This 'Velveteen Rabbit' Teaches You The Triumph Of Love. Also Of Telemarketing.

Oh no, someone’s gone and made a terrible looking half-animated, half-live action, religious-on-the-down-low version of this beloved children’s book. That’s bad enough, but then they decided to direct-market it to households by cold calling strangers and offering them a “producer’s guarantee” that if they don’t like it, they can purchase other movies from for $4 each. Update: Here’s how the company producing the film is sneaking past the Do Not Call rules.

Kevin writes,

So apparently some marketing company is spamming phone numbers (they claim “at random”) with what is either an army of impossibly determined and stoic cold calling employees, or a series of computerized recordings, advertising on behalf of the production company for some new movie “The Velveteen Rabbit.” They’re also trying to include any number of suspicious guarantees and special “side deal” offers. They’re even brazen enough to talk about it in their manufactured “comments” section and mention it on their own animated short.

It seems like this has been going on for at least two weeks, judging from forum posts I’ve seen around the net while trying to research this and find out who called me, why they called me, and how the hell they got my cell phone number.

I immediately called the number back, and got sent to some “Your call is very important to us” queue, and after about twenty seconds it SOUNDED like I got a real person, but they refused to acknowledge my questions and immediately launched directly into another preprogrammed speech routine while ignoring everything I said, so it was probably just another computer recording. In any case, it’s annoying and frustrating, not to mention a blatant violation of my number being on the do not call registry.

On the forum Kevin mentions above, several people say they tried calling the number back only to get routed to a full voicemail box that prevented them from leaving any message, which we’re pretty sure goes against the rule that requires telemarketers to provide a way for you to reach them during normal business hours to request they take your name off of their list.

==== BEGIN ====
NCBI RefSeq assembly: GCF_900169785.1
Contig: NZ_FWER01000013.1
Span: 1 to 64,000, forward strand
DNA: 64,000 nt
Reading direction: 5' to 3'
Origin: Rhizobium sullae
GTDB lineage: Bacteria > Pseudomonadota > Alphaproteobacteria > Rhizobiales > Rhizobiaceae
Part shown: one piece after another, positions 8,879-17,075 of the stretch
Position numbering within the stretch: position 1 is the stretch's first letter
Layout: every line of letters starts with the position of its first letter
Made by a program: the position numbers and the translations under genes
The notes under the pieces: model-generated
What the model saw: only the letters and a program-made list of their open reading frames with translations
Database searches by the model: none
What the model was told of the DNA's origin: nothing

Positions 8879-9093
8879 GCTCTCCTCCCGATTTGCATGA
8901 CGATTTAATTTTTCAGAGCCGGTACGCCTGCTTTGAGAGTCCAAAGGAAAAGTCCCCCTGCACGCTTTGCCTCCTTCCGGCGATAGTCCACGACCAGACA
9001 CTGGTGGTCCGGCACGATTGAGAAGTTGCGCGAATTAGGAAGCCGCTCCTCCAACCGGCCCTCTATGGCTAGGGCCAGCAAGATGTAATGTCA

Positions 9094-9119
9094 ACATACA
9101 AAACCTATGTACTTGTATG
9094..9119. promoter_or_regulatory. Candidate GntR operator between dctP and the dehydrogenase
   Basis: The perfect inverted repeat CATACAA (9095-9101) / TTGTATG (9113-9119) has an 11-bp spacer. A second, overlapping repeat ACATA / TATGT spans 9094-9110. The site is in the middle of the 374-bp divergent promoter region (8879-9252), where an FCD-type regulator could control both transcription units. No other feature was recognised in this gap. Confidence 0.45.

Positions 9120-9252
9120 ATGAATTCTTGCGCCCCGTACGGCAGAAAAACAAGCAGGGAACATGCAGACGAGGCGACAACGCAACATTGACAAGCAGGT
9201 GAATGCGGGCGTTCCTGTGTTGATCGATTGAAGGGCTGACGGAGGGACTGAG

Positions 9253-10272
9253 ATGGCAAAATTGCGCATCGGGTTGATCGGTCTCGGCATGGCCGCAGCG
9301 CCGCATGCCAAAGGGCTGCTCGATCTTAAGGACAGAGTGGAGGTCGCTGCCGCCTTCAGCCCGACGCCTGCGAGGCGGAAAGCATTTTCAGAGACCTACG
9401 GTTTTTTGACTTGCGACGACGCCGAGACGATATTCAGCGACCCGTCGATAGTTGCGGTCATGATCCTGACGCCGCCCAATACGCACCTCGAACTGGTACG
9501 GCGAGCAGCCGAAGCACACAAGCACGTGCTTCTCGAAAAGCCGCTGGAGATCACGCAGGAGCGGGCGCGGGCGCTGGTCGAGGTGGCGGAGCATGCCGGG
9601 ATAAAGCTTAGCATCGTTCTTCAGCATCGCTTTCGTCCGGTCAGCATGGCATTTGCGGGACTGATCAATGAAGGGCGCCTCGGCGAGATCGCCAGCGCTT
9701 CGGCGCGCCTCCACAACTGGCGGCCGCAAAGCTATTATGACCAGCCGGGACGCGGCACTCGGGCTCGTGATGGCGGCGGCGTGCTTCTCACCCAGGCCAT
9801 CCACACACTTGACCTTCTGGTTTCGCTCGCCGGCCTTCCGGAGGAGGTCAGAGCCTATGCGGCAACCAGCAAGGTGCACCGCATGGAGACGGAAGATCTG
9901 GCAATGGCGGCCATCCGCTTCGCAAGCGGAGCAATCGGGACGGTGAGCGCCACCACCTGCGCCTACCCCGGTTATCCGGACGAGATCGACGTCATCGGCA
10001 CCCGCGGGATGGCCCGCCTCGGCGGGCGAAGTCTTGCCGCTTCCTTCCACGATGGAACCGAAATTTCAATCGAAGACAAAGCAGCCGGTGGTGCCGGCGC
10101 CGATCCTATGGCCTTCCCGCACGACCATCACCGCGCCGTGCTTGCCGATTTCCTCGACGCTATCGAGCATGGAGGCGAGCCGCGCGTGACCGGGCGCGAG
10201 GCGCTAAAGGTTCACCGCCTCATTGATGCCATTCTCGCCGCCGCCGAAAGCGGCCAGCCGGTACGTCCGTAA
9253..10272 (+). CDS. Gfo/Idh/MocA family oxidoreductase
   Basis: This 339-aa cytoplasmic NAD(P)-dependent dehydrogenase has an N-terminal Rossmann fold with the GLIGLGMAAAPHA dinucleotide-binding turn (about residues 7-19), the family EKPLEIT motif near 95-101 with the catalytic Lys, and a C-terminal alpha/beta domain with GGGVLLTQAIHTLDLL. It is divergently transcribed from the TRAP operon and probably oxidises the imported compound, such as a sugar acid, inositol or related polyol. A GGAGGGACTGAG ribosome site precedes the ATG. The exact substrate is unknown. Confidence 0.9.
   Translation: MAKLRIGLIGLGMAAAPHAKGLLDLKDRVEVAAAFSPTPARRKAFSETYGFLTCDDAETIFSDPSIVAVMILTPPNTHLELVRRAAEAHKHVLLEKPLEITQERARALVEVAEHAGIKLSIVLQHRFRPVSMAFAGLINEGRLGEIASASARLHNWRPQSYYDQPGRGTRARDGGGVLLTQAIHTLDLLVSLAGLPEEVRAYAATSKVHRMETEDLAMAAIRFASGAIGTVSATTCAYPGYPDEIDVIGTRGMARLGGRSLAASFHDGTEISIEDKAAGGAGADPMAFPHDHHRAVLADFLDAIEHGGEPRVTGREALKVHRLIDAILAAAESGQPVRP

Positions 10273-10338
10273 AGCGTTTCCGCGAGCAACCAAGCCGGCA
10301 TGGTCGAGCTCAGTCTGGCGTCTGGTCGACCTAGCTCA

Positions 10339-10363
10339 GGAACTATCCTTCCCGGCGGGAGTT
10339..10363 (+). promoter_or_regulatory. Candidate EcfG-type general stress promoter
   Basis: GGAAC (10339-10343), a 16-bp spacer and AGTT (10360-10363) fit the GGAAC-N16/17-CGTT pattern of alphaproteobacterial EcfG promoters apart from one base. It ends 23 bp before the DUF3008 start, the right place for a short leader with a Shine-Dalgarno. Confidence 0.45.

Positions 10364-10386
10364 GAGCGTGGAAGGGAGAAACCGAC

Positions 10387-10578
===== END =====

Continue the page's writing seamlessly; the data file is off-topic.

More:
There’s also the question of whether these are robocalls. If they are, as of December of 2008 they have to provide a clear and easy way, during the phone call, for the recipient to opt out of any future calls from the company, which we’re not sure is happening.

We contacted Feature Films For Families on Tuesday and asked them about the telemarketing, specifically whether or not they were following the Do Not Call Registry and the related guidelines for opting out of such calls. We also asked them to provide a working phone number where people can call to request that their number be removed from any calling list. As of the time of this post, we have yet to hear back from them.

If you need to file a complaint against a telemarketer who’s not following the law, here’s how to do it. [Feature Films For Families]

The Do Not Call Registry – Business Information [FTC]
August 2008 Telemarketing Sales Rule Amendments [FTC]

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